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ASX to rise as 6 to face court over $178 million jewel heist

·2-min read
The ASX board showing company price changes and a person wearing a black glove holding jewlery.
Six men will face court over allegedly stealing $178 million worth of jewels. (Source: Getty)

Good morning.

ASX: The local market is expected to rise at the open following on from a positive Wall Street session.

This comes after Australia's share market hit its highest level in more than three-and-a-half months yesterday, helped by a broad-based rally across sectors as investors largely ignored a surge in Omicron coronavirus cases.

Wall Street: The Dow Jones posted its sixth straight session of gains overnight, inching towards an all-time high.

Some early studies pointing to a reduced risk of hospitalisation in Omicron cases helped investors look past the travel disruptions, while also powering the S&P 500 to record highs this week.

BTC: Bitcoin was relatively flat this morning, holding its ground below the US$50,000 mark.

Meanwhile, Dogecoin had a very eventful 2021 as the cryptocurrency soared more than 3,000 per cent. You can take a look back at the year in the video below.

Heist: Six men will go on trial in Germany next month over their alleged role in the spectacular theft of 18th-century jewels from a Dresden museum in 2019, a court said.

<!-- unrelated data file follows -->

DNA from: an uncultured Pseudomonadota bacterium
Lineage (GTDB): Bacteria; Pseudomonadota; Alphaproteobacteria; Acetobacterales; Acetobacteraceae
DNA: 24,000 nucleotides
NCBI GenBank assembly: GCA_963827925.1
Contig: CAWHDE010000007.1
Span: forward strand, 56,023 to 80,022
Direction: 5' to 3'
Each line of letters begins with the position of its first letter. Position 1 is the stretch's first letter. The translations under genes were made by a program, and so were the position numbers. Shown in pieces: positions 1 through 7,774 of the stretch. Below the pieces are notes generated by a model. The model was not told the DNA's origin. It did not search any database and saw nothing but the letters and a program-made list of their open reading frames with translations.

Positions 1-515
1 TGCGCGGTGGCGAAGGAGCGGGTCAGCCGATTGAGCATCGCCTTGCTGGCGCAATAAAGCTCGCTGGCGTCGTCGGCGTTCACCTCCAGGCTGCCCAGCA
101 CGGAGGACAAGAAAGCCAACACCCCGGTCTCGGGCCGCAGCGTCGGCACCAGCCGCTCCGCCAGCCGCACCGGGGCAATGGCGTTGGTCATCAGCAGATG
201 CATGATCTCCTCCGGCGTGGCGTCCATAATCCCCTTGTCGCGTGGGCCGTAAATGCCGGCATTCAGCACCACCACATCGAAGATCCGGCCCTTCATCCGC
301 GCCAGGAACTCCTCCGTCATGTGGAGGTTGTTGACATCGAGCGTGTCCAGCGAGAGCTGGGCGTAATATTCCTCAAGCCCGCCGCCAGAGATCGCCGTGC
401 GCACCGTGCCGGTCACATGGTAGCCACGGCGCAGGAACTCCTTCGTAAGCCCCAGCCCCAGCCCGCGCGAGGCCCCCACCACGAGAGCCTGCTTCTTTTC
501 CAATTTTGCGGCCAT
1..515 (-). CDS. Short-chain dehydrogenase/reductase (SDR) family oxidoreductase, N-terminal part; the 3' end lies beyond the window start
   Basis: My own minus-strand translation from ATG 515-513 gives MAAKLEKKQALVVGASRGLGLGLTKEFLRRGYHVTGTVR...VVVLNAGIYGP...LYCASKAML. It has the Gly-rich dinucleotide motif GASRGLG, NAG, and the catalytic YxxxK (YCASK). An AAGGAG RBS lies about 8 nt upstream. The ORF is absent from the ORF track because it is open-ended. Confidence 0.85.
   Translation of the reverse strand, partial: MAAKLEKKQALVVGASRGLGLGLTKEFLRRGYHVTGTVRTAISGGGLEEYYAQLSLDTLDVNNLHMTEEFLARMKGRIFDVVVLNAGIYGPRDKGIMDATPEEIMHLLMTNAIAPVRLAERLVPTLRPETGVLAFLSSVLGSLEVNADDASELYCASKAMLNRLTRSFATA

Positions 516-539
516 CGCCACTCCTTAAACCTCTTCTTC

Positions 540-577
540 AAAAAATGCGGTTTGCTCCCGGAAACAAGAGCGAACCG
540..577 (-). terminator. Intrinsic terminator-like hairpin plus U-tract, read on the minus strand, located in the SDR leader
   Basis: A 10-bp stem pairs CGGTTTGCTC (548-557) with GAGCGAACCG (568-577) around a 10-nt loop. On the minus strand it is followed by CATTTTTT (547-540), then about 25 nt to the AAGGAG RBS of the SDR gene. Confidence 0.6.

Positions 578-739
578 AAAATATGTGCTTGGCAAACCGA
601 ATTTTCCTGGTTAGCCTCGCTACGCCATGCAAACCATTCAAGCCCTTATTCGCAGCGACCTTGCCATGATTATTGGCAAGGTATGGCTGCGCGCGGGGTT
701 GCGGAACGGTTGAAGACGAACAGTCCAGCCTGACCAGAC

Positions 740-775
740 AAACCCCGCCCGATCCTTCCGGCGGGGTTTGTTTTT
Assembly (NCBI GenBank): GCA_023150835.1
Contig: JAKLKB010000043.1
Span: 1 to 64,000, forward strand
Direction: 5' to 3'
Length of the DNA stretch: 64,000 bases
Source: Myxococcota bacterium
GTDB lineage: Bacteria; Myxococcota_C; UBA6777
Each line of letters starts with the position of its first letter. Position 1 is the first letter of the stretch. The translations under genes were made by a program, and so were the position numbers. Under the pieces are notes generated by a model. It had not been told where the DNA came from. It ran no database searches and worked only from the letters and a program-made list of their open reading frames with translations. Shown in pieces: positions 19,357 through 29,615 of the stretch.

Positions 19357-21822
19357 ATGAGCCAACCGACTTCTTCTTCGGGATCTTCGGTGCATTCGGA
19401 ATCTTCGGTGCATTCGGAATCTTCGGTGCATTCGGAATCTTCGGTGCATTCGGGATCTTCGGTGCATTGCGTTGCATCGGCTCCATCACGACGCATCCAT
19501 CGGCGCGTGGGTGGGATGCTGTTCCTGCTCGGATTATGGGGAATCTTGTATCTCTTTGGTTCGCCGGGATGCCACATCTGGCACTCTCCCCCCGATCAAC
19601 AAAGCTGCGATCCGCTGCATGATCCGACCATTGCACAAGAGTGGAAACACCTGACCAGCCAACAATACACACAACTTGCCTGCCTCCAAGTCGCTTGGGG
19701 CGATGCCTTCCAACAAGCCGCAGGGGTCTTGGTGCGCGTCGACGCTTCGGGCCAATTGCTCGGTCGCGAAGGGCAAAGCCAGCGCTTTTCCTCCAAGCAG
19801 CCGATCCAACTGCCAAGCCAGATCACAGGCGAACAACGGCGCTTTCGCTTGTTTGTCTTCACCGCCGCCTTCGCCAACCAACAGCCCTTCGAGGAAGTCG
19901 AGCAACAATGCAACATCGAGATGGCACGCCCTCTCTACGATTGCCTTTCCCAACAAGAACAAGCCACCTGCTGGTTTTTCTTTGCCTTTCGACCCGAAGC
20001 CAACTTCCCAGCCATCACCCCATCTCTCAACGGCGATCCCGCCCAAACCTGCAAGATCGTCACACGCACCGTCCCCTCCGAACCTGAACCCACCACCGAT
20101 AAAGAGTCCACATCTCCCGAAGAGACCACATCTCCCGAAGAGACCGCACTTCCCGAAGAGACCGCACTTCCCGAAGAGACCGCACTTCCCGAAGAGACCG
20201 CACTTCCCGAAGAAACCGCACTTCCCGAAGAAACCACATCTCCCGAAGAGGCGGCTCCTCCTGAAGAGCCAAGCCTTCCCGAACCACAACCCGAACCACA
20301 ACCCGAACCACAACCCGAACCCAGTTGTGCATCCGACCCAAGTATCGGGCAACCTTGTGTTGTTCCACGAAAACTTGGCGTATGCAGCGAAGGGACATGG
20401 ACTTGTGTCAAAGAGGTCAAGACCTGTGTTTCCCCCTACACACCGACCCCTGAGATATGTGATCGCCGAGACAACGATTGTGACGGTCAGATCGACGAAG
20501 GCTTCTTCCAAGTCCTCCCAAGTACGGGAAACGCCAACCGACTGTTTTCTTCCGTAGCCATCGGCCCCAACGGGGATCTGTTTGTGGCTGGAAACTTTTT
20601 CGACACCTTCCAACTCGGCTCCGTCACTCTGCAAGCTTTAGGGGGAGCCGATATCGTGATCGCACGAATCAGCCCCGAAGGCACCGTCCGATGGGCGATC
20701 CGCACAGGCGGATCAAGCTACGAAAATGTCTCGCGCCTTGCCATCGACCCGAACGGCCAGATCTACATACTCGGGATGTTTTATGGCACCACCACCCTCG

Prosecutors said the men were responsible for the break-in at the Green Vault Museum on 25 November, 2019, and the theft of 21 pieces of jewelry containing more than 4,300 diamonds, with a total insured value of at least $178 million.

Emergency meeting: Australians could soon find out more about their COVID-19 testing and quarantine requirements as national leaders meet to discuss the country's Omicron response.

Prime Minister Scott Morrison will convene an emergency national cabinet from Canberra and propose a nationally consistent definition of a close contact as case numbers and associated contacts skyrocket.

China v Musk: China is calling on the United States to protect a Chinese space station and its three-member crew after Beijing complained that satellites launched by Elon Musk's SpaceX nearly struck the station.

China accused Washington of failing to carry out its obligations to "protect the safety of astronauts" under a 1967 treaty on the peaceful use of space.

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